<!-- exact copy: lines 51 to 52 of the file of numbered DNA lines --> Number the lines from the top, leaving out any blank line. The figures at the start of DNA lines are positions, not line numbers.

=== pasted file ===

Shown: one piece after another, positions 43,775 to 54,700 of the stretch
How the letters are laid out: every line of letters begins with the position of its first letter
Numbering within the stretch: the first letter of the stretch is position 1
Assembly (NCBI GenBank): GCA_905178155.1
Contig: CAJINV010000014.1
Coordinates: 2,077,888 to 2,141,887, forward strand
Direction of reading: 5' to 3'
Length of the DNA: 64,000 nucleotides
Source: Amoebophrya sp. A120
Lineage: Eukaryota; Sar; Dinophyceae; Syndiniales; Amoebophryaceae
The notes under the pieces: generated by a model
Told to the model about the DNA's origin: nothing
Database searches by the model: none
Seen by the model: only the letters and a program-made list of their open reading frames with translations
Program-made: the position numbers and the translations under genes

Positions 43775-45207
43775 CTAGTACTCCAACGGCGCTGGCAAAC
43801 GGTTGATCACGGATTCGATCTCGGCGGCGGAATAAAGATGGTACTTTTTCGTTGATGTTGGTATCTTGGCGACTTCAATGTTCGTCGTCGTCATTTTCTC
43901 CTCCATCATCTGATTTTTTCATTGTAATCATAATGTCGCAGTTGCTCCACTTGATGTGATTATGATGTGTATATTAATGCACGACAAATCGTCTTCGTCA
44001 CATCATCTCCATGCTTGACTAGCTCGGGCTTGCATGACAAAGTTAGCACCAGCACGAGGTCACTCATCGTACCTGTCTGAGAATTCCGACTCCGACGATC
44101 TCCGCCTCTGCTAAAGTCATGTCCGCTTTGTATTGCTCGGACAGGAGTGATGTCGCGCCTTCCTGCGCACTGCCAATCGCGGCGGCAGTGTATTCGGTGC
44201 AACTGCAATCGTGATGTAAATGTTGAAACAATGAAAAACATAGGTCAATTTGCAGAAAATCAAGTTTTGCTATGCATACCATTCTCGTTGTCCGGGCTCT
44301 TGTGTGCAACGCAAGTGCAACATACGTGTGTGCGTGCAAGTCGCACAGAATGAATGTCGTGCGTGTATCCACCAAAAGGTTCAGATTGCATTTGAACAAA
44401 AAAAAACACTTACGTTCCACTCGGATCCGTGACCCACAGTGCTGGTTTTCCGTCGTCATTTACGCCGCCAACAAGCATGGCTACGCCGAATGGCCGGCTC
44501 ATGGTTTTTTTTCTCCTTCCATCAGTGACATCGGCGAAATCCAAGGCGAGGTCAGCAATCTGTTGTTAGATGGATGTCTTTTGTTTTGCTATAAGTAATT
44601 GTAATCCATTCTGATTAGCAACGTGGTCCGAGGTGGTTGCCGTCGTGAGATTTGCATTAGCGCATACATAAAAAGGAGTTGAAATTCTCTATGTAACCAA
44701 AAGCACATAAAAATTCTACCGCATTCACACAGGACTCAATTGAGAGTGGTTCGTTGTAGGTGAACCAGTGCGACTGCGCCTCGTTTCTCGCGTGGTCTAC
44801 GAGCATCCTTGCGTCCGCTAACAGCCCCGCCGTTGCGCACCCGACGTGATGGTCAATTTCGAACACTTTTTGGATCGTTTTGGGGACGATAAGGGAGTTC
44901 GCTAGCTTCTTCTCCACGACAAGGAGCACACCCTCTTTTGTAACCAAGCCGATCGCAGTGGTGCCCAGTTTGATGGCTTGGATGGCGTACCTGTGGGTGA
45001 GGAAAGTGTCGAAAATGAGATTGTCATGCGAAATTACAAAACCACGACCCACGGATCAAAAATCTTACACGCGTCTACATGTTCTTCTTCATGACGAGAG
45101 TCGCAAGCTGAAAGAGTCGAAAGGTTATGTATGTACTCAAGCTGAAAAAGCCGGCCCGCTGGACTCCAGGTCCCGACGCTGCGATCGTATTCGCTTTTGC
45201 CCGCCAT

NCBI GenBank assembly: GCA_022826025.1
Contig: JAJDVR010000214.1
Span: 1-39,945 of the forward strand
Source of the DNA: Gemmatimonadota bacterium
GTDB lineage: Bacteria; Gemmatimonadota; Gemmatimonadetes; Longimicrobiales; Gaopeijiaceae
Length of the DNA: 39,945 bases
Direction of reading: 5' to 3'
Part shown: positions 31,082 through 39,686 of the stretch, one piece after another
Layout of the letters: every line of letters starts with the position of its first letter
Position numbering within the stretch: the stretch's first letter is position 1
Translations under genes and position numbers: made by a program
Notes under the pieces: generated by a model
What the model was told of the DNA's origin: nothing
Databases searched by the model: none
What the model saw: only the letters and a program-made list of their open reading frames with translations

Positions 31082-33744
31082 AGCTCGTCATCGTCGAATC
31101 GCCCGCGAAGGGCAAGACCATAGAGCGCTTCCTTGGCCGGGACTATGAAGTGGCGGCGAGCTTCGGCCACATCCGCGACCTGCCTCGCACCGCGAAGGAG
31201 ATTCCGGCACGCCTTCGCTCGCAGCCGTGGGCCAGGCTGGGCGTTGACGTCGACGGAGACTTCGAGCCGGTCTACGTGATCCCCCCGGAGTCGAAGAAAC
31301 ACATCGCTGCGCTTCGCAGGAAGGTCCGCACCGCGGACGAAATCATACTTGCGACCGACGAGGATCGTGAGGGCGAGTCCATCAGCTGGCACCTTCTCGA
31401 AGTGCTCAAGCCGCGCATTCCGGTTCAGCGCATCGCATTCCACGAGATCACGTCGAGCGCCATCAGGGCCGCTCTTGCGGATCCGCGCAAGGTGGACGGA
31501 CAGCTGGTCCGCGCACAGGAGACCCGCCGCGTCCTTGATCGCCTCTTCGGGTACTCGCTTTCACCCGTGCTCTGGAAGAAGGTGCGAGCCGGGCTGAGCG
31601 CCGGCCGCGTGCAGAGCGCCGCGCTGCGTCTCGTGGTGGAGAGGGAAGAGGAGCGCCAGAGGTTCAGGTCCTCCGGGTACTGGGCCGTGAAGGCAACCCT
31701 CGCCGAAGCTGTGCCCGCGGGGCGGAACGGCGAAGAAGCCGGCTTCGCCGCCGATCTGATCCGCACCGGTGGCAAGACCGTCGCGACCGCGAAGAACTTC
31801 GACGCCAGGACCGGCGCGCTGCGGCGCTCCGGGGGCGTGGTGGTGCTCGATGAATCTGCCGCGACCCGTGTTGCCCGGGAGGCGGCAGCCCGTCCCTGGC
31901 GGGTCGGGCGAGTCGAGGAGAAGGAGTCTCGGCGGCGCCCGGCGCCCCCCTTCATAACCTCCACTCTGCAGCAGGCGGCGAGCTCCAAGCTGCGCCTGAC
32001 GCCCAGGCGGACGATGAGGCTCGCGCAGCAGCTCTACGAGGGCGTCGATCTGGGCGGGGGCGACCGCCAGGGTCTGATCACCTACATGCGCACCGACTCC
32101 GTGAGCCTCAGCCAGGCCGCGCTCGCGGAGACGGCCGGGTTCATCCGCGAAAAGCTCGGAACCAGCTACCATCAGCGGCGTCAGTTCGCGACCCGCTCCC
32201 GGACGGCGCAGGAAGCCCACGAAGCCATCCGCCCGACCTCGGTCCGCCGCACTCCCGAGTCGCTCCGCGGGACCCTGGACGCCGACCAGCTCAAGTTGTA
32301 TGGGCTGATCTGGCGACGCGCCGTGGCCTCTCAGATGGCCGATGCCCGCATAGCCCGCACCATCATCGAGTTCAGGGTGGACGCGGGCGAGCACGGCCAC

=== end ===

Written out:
31201 ATTCCGGCACGCCTTCGCTCGCAGCCGTGGGCCAGGCTGGGCGTTGACGTCGACGGAGACTTCGAGCCGGTCTACGTGATCCCCCCGGAGTCGAAGAAAC
31301 ACATCGCTGCGCTTCGCAGGAAGGTCCGCACCGCGGACGAAATCATACTTGCGACCGACGAGGATCGTGAGGGCGAGTCCATCAGCTGGCACCTTCTCGA